Be kind, don’t judge, and have respect for others. If we can all do this, the world would be a better place.” – Jasmine Guinness
Everyone I’ve interacted with at school, home, and out and about is exceptionally nice. My new friends (Pictured below) have introduced me to school life and helped me infinitely with vocabulary, pronunciation, and learning some cultural norms. My Paredes family took me in one month ago (January Sixth) and I’ve been welcomed into the family ever since. I’ve gone to family dinners with guests of friends and relatives. I’ve been shopping with the cousins and baking with some nieces. Continue reading “One Month in El Salvador”
After leaving Albuquerque we (Bob and Ellie) embarked on a very bumpy ride to Chaco Canyon. The canyon started out as a lively trading post hosting 50-100 year-round residents with seasonal guests constantly flowing in and out. The 700 room, four floor building, Pueblo Bonito, was built and rebuilt by the Chacoans using different masonry styles from 900-1130 A.D. The picture below shows part of Pueblo Bonito with some information about the cultural significance of the site. We got to look around the inside of the building even going inside a mostly intact room within the Pueblo. None of our photos could capture the sheer size of the building or its overwhelming presence in the canyon.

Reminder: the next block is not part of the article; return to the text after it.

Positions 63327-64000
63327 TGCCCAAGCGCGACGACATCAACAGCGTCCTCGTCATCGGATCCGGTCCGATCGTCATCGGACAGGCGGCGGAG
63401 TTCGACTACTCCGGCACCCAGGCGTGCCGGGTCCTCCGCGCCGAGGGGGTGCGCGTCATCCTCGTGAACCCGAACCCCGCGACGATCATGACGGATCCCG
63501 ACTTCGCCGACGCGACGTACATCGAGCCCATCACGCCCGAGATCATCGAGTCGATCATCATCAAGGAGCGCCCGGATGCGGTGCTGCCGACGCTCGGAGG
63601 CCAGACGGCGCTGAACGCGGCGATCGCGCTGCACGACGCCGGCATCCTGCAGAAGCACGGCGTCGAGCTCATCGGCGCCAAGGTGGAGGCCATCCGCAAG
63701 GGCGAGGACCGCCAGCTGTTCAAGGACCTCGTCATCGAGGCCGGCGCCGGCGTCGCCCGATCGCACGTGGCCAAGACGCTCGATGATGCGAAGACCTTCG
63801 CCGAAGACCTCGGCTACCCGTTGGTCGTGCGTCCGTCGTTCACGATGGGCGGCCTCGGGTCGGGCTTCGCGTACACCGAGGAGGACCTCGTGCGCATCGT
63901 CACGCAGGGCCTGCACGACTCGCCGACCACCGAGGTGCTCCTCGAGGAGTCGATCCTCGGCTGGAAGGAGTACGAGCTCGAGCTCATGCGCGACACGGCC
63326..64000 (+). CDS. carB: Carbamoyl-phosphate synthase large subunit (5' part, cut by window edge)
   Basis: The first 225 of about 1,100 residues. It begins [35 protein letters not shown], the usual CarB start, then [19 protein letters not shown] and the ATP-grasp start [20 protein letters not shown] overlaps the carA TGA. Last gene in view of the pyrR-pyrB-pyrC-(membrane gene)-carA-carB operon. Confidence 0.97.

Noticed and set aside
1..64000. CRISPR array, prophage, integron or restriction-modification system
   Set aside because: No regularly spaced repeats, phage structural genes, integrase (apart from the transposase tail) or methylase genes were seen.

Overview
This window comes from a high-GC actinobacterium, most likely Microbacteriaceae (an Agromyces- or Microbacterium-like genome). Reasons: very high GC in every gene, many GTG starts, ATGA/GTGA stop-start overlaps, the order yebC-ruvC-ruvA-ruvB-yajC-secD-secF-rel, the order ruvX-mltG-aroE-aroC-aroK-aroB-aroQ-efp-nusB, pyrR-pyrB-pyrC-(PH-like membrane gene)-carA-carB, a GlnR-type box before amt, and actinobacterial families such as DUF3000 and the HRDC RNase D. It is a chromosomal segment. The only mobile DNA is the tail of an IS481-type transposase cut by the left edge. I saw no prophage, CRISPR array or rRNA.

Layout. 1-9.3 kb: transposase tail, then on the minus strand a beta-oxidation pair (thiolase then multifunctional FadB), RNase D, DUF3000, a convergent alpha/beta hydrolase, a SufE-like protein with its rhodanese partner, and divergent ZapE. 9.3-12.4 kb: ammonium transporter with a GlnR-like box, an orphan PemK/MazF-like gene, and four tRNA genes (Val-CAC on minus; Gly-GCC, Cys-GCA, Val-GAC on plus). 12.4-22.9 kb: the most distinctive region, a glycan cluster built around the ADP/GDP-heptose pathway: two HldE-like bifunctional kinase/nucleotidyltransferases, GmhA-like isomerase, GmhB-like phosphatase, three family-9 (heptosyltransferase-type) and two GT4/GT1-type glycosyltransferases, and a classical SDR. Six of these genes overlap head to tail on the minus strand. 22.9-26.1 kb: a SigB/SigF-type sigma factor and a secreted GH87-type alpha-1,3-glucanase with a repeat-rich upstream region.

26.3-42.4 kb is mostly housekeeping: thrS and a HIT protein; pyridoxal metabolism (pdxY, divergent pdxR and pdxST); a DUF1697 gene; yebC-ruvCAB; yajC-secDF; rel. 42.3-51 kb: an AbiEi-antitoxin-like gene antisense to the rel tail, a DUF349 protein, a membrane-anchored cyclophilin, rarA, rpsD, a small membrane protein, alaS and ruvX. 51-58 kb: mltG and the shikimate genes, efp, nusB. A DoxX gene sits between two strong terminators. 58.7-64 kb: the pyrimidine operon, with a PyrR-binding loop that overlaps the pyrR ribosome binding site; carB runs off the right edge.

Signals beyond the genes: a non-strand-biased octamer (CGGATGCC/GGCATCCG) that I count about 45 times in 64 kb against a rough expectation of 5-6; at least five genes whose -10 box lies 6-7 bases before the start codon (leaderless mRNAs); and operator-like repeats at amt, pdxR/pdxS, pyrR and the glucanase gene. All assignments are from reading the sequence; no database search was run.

Jenny is sick and Ellie had homework, so Kenzie and I were left alone to have our own fun. We got out a small whiteboard (one of many made from a giant 4′ x 8′ sheet purchased at Lowes and cannibalized into whiteboards of various sizes).
Starting with an idea from the wonderful Socks are Like Pants, Cats are Like Dogs, by Malke Rosenfeld and Gordon Hamilton, we decided to build “pictures” that showed how many letters different names had in common, beginning with just two: KENZIE and ELLIE.
My academic friend and teacher, Craig Howley, introduced me to the writings of Zygmunt Bauman a decade ago. This Polish philosopher and sociologist died on the 9th of January at the age of 91. You can read more about him on Wikipedia, where I got the picture below. LINK
I spent the day listening to Jenny’s, Hannah’s, and Ellie’s stories of the DC march and the people, the emotions, and the awe of it all. I looked at Jenny’s pictures and talked to Ellie about her disbelief at the number of people there. I heard stories of women going into labor, of crowds moving aside for ambulances, of people holding up other people. What a gift to have them consider the home I’m part of as a source of strength to come back to. Much rest and reconnection as well as reflection today. There is a nice set of Jenny’s photos on this Flickr album (LINK) and I will be adding to it once I get Hannah’s pics.